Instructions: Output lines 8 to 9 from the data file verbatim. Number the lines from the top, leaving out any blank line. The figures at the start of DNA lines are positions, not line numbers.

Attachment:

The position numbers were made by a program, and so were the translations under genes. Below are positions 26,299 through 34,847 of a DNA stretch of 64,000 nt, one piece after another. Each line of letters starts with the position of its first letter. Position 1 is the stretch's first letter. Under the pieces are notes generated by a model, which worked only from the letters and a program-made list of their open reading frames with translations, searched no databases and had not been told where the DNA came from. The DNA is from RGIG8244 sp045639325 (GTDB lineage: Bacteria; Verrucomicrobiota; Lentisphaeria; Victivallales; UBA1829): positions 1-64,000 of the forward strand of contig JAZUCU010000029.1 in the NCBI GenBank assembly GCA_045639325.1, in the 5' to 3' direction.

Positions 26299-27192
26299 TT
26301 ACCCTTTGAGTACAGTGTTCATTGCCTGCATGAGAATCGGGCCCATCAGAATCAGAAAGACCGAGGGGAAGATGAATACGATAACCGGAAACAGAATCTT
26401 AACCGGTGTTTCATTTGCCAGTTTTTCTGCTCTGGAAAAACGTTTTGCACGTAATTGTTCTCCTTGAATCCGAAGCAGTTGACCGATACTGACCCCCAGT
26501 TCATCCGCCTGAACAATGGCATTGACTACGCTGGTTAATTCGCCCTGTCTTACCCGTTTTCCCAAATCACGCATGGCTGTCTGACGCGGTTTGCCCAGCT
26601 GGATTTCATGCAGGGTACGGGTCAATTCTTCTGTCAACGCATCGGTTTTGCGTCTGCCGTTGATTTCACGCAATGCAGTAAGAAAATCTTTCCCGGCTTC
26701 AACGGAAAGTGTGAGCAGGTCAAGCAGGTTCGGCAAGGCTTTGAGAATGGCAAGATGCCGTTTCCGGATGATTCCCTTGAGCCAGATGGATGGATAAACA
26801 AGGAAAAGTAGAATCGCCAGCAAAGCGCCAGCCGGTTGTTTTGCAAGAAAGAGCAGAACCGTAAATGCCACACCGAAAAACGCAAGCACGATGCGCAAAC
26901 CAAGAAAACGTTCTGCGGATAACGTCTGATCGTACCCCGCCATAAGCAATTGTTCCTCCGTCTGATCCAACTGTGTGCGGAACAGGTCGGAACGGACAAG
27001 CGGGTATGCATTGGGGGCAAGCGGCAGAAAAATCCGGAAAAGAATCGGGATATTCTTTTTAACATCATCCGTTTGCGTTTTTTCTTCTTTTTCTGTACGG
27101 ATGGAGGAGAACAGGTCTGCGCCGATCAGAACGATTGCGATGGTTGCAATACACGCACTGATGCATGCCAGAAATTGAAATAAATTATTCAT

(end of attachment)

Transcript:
26701 AACGGAAAGTGTGAGCAGGTCAAGCAGGTTCGGCAAGGCTTTGAGAATGGCAAGATGCCGTTTCCGGATGATTCCCTTGAGCCAGATGGATGGATAAACA
26801 AGGAAAAGTAGAATCGCCAGCAAAGCGCCAGCCGGTTGTTTTGCAAGAAAGAGCAGAACCGTAAATGCCACACCGAAAAACGCAAGCACGATGCGCAAAC